If the relationship doesn’t work, you may need to walk away. When you outsource software development it’s really about collaboration. In other words, you need to get on. Therefore, at the very outset, you’re looking for shared values, culture, and people with whom you can work. Both parties need to have effective communication, trust, and a fair amount of give and take. And trust is important if you want to protect your ideas from leaking out and being used elsewhere.
Skills gaps could undermine your efforts. Software is complex, and you’ll need a range of skills. For example, skills to:
- Create goals and objectives.
- Gather requirements.
- Design the solution and user experience.
- Manage work to ensure that everything stays on track.
- Build the software.
- Automate tests for rapid iterations.
- Assure quality.
- Create documentation for code maintenance.
- Support and fix issues as they arise.
Between you and the supplier, you’ll need these skills. You can use the above as a checklist to make sure there are no gaps. Obviously, these will vary for each project. But if you don’t know what’s needed, it’s easy to overlook gaps that might be significant.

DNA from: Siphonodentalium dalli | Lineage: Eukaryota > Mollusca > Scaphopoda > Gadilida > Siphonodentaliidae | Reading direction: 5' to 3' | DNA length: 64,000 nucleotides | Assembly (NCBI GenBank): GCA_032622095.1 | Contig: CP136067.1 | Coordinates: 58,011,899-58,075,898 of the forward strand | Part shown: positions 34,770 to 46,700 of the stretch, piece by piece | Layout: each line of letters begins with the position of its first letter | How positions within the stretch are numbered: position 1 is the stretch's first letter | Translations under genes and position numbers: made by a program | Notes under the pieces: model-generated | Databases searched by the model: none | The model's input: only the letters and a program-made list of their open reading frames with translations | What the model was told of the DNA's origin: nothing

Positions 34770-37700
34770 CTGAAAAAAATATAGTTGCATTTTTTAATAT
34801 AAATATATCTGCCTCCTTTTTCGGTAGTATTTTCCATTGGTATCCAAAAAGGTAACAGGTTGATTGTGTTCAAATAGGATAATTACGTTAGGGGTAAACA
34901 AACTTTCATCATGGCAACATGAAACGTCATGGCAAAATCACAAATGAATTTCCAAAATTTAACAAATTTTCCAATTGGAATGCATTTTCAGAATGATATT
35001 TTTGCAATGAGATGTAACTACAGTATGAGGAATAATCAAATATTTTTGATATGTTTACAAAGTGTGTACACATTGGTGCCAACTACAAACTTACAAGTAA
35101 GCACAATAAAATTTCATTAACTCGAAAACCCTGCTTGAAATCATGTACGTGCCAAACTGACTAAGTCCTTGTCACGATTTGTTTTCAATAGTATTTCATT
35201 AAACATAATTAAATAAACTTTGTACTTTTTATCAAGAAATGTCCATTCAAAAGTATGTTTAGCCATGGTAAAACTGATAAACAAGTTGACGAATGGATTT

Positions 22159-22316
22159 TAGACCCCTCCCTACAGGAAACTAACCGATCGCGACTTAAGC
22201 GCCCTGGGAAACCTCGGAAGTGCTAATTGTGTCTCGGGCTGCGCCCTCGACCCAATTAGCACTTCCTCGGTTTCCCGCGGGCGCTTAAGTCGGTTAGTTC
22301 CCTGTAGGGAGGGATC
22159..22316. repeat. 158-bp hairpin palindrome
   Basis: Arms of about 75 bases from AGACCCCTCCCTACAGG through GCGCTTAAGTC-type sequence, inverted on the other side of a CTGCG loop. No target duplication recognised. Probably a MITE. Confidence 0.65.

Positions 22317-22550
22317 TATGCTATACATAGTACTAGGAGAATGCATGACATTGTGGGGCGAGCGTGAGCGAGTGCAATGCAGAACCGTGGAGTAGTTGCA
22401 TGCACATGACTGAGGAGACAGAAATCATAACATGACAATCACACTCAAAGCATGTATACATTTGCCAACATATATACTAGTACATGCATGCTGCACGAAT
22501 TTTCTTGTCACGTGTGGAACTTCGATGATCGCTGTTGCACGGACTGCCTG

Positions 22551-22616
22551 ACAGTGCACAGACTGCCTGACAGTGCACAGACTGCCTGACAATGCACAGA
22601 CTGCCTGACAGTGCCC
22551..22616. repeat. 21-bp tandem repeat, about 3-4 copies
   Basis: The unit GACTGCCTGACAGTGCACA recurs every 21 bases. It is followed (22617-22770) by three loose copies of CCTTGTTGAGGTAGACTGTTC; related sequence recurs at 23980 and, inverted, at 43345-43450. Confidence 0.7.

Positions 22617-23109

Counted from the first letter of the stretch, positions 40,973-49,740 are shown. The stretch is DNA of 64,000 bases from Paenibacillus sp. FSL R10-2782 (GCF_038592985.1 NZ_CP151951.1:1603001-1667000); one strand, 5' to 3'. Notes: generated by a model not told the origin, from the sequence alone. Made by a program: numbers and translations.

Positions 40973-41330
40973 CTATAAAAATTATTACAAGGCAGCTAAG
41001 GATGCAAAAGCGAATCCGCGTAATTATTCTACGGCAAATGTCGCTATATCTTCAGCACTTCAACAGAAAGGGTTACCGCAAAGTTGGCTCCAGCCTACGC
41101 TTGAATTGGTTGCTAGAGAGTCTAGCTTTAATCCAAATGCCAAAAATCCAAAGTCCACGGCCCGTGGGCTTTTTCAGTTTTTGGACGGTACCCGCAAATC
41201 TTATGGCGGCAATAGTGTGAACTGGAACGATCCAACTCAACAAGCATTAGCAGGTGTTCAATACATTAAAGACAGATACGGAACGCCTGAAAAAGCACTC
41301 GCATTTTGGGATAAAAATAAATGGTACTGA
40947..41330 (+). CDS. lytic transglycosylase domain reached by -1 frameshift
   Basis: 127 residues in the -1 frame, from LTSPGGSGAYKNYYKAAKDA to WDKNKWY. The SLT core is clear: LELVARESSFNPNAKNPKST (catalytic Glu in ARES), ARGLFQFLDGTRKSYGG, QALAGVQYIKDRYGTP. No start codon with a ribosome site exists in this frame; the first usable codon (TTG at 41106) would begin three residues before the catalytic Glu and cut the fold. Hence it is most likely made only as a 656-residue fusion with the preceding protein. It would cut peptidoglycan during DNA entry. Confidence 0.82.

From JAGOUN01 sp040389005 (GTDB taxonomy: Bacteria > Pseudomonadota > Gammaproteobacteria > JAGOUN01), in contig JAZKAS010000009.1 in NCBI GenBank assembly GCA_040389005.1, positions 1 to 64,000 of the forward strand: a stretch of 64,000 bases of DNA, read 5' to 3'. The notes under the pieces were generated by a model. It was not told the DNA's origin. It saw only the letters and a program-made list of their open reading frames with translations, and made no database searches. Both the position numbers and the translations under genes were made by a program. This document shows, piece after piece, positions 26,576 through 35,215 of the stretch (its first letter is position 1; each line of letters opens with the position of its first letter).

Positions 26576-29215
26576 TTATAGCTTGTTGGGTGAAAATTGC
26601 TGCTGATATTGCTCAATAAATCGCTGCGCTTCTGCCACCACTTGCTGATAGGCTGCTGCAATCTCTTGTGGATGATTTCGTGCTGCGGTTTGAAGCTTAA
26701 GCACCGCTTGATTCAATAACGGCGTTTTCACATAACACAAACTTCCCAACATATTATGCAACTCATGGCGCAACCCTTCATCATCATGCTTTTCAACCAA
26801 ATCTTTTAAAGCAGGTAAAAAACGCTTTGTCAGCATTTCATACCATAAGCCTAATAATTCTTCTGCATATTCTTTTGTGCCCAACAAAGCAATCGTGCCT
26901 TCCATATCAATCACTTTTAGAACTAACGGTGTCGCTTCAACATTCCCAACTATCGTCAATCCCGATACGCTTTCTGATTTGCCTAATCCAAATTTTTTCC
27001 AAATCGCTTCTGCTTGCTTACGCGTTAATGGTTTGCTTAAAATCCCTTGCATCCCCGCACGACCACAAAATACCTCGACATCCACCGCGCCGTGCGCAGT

Pitfall Two: Vague Outcomes
Poor results are certain if you’re not specific about your needs. Your needs start with clear goals and objectives. But when you outsource software development, you’ll need to get into the details too.
- Is there a detailed specification that your partner is working to?
- Are there standards for the user experience?
- How will it fit in with existing technology in your business?
- What standards will the partner follow for code quality and documentation?
You can’t always nail down what you need from the start. Sometimes, it comes out as part of the process. If you try and nail it all down from the beginning, there’s a danger of over engineering or missing better approaches that emerge during the course of the work. If discovery is part of the process, then that needs to be clear upfront too. Back to the need for a good relationship and communication skills!
Pitfall Three: Losing Control of the Process
If you don’t want your partner to do their own thing, you’ll need to control the process when you outsource software development. The real villain is assumptions. The partner thinks they know what’s needed and go off and deliver something based on their assumptions (or don’t validate your assumptions). If assumptions are wrong, then you’ll pay the price. This can be partly avoided by agreeing clear outcomes and by agreeing the process upfront.